A breakup letter to my Dating Apps
Dear Dating Apps,
You probably knew this was inevitable. I’m sure you’ve noticed how distant we’ve been lately. If you’re upset that I haven’t been swiping as much and opening you less often, know that I never did this to hurt you. I was simply trying to make this process easier – for both of us.
Honestly, the only reason I’ve kept you around is because I was comfortable with you. It’s time that I did what I have to, though. You have been there for me, yes, but it’s time I act in my best interest, rather than keep doing I was used to. This may be hard to hear, Dating Apps, but deep down, you know this hasn’t been working for quite some time.
The truth is, you don’t know me. You might think you know me because you know my favorite movies, the jokes I like to tell, or what I look like based on a few pictures. Also, who knows what kind of data you have stored in those servers of yours. But when it comes down to it, Dating Apps, you only know me at the surface level.
I don’t hold that against you. It’s understandable that an algorithm or artificial intelligence wouldn’t truly know who I am. You’re not human, after all. I don’t mean that in a bad way, though, you’re literally not a human. Right now, I need someone who understands me. It’s time I move on to someone who gets my nuances, who laughs at my sense of humor. I need someone who won’t just add all of the facts into some mathematical equation, but will be able to look at me from a complex, emotional perspective. I am, after all, a complex, emotional being.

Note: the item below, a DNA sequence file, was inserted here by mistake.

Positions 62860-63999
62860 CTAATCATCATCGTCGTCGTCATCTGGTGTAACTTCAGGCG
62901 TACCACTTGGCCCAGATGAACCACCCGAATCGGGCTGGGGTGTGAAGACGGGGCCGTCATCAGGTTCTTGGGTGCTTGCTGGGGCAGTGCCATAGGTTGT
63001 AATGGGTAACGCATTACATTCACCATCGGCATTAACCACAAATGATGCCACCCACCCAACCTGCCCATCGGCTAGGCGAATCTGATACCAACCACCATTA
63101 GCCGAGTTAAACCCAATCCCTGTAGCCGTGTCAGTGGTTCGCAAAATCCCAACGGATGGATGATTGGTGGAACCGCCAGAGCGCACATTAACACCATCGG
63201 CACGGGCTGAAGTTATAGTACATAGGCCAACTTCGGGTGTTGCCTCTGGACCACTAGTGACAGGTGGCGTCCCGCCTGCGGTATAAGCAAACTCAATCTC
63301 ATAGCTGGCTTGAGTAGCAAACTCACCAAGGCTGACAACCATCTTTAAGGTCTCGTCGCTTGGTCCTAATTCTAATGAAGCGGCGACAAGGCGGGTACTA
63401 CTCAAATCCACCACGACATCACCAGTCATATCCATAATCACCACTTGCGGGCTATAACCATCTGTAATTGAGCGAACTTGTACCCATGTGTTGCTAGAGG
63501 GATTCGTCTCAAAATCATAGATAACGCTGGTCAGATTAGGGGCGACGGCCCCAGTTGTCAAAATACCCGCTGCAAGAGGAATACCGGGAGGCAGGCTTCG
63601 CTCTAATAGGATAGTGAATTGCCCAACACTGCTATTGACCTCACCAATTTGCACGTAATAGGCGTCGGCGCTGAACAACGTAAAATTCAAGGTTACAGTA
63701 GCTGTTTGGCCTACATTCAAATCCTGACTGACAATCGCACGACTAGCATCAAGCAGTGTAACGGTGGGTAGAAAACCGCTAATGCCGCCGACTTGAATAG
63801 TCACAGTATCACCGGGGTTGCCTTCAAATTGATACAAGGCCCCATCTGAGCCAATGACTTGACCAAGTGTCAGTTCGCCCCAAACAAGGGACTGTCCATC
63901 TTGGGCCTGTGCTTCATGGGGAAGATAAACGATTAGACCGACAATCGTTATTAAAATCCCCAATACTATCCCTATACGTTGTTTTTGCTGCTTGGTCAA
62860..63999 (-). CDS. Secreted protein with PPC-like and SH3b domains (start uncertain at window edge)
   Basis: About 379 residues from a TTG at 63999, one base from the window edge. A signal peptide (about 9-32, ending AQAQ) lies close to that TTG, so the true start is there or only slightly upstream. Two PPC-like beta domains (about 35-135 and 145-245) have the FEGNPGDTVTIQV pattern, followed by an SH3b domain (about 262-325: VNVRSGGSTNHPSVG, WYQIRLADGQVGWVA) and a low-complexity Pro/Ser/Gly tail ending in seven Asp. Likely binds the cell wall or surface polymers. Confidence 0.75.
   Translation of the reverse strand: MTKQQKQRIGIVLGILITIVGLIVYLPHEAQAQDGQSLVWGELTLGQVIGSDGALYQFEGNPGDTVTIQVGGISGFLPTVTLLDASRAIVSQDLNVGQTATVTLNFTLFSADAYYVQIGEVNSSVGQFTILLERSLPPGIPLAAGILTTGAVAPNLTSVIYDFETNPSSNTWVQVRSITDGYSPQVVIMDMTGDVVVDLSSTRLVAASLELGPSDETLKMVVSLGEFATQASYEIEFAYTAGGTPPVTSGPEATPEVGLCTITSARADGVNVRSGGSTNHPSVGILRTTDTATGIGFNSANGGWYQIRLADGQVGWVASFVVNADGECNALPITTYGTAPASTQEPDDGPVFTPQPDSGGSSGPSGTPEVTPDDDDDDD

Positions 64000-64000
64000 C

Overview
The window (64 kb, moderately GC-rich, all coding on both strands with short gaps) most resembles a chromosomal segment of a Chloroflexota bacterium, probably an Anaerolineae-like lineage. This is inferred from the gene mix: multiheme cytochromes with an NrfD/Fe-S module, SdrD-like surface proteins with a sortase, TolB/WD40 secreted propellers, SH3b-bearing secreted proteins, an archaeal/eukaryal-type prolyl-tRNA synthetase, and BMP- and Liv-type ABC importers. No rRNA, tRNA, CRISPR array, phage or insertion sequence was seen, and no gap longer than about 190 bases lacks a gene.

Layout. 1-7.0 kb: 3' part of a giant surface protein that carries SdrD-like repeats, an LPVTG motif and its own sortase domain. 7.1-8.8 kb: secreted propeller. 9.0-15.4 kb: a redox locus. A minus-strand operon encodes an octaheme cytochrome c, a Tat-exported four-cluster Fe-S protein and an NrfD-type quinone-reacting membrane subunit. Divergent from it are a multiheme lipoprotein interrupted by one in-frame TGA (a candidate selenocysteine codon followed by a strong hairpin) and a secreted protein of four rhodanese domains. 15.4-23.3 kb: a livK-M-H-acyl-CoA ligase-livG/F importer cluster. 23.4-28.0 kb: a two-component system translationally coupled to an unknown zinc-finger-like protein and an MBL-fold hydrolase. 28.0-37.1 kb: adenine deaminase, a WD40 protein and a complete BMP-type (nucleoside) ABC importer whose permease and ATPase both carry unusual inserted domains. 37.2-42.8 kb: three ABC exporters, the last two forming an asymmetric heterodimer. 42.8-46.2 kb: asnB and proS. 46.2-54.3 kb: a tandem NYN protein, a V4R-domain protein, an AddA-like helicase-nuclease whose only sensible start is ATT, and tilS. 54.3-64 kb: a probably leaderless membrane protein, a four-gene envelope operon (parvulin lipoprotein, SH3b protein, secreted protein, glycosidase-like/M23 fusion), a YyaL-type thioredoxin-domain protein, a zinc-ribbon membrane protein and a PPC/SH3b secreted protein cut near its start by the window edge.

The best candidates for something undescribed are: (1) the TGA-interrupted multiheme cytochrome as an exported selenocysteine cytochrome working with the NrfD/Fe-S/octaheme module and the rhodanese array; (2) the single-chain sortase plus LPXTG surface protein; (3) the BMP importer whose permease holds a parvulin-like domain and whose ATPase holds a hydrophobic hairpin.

I hate to say it, but you’re kind of shallow. I’ll admit, I was intrigued by you at first. Your sleek design and sharp photos were enough to draw me in initially. As our relationship progressed, however, I realized that you weren’t interested, or maybe even capable, of looking beyond who I was on the outside.
When you asked for pictures, Dating Apps, at first it flattered me. I got some swipes and likes at the beginning and felt over the moon. As time went on, I started to realize that we would never be anything more than an app and a user. The attempt to connect with you became tiring after a while, as I started to realize that you weren’t trying to get to know me, but only wanted me for my likes and photos.
You don’t listen! Every time I think I’ve gotten somewhere with you, you interrupt me. Sometimes I just want to send a message without you telling me how much fun this colorful game is, or insisting that I check out this dark, new show on premium cable. Your ads are out of control. You have a problem, and it’s time you admit it.
I get it, you need ads in order to survive. I’m not trying to bash your lifestyle, Dating Apps, but the more ads you show me, the more I feel like you don’t actually want me to meet someone. I’ve started to feel like all I am to you is a consumer. I deserve better than that. I have needs. I’m a real person, with thoughts, feelings, and words. Sometimes I feel like you only care about one body part of mine: my thumb. You’re just in it for the clicks and swipes.
Yes, there’s someone else. I didn’t intend for any of this to happen, but I have to do what’s best for me. In my search for romance, I’ve discovered someone who will devote the time, thought, and energy into finding me a match.
Beau Brummell Introductions listens to me. They spend time learning who I am, and not just through photos or basic interests, but through real, in-depth conversations. They don’t have ads for me to click on, but conversations for me to engage with. They see me as human being because that’s what they are: human beings. They don’t rely on an equation or a couple thousand swipes to make me happy, but on a real, satisfying connection.
Moving on is necessary. It felt like a big step at first, but I know that this is the right step for me. Please don’t cry for me, because I’m finally happy.
So long, Dating Apps. Maybe we’ll swipe right on each other in another life.